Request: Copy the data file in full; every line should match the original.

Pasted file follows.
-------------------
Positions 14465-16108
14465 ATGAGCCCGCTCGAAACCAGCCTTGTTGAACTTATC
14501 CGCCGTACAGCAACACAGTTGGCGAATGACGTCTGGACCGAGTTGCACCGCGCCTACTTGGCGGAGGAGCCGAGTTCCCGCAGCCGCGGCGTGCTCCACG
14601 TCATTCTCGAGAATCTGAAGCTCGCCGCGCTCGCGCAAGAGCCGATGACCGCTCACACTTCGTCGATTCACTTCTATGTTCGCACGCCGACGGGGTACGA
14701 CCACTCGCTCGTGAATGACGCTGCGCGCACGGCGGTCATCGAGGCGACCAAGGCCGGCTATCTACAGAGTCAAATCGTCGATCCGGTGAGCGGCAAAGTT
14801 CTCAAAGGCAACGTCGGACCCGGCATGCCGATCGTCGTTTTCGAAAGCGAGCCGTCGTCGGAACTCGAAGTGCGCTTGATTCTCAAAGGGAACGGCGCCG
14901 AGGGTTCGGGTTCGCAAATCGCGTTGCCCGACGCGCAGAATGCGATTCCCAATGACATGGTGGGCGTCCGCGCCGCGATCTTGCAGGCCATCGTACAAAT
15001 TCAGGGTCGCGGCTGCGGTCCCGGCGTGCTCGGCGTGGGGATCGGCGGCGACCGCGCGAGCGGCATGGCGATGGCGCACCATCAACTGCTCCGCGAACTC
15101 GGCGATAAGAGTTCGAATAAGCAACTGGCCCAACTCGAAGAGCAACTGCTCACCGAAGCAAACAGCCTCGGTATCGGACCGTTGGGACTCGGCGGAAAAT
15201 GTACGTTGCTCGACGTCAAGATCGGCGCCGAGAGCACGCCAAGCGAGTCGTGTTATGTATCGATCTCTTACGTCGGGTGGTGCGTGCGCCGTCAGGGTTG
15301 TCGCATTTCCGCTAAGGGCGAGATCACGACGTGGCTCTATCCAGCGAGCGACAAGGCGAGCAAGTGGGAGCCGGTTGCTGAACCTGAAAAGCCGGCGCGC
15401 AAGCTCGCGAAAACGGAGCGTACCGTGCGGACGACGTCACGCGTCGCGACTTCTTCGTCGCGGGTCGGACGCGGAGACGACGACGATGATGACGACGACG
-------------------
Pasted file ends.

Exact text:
Positions 14465-16108
14465 ATGAGCCCGCTCGAAACCAGCCTTGTTGAACTTATC
14501 CGCCGTACAGCAACACAGTTGGCGAATGACGTCTGGACCGAGTTGCACCGCGCCTACTTGGCGGAGGAGCCGAGTTCCCGCAGCCGCGGCGTGCTCCACG
14601 TCATTCTCGAGAATCTGAAGCTCGCCGCGCTCGCGCAAGAGCCGATGACCGCTCACACTTCGTCGATTCACTTCTATGTTCGCACGCCGACGGGGTACGA
14701 CCACTCGCTCGTGAATGACGCTGCGCGCACGGCGGTCATCGAGGCGACCAAGGCCGGCTATCTACAGAGTCAAATCGTCGATCCGGTGAGCGGCAAAGTT
14801 CTCAAAGGCAACGTCGGACCCGGCATGCCGATCGTCGTTTTCGAAAGCGAGCCGTCGTCGGAACTCGAAGTGCGCTTGATTCTCAAAGGGAACGGCGCCG
14901 AGGGTTCGGGTTCGCAAATCGCGTTGCCCGACGCGCAGAATGCGATTCCCAATGACATGGTGGGCGTCCGCGCCGCGATCTTGCAGGCCATCGTACAAAT
15001 TCAGGGTCGCGGCTGCGGTCCCGGCGTGCTCGGCGTGGGGATCGGCGGCGACCGCGCGAGCGGCATGGCGATGGCGCACCATCAACTGCTCCGCGAACTC
15101 GGCGATAAGAGTTCGAATAAGCAACTGGCCCAACTCGAAGAGCAACTGCTCACCGAAGCAAACAGCCTCGGTATCGGACCGTTGGGACTCGGCGGAAAAT
15201 GTACGTTGCTCGACGTCAAGATCGGCGCCGAGAGCACGCCAAGCGAGTCGTGTTATGTATCGATCTCTTACGTCGGGTGGTGCGTGCGCCGTCAGGGTTG
15301 TCGCATTTCCGCTAAGGGCGAGATCACGACGTGGCTCTATCCAGCGAGCGACAAGGCGAGCAAGTGGGAGCCGGTTGCTGAACCTGAAAAGCCGGCGCGC
15401 AAGCTCGCGAAAACGGAGCGTACCGTGCGGACGACGTCACGCGTCGCGACTTCTTCGTCGCGGGTCGGACGCGGAGACGACGACGATGATGACGACGACG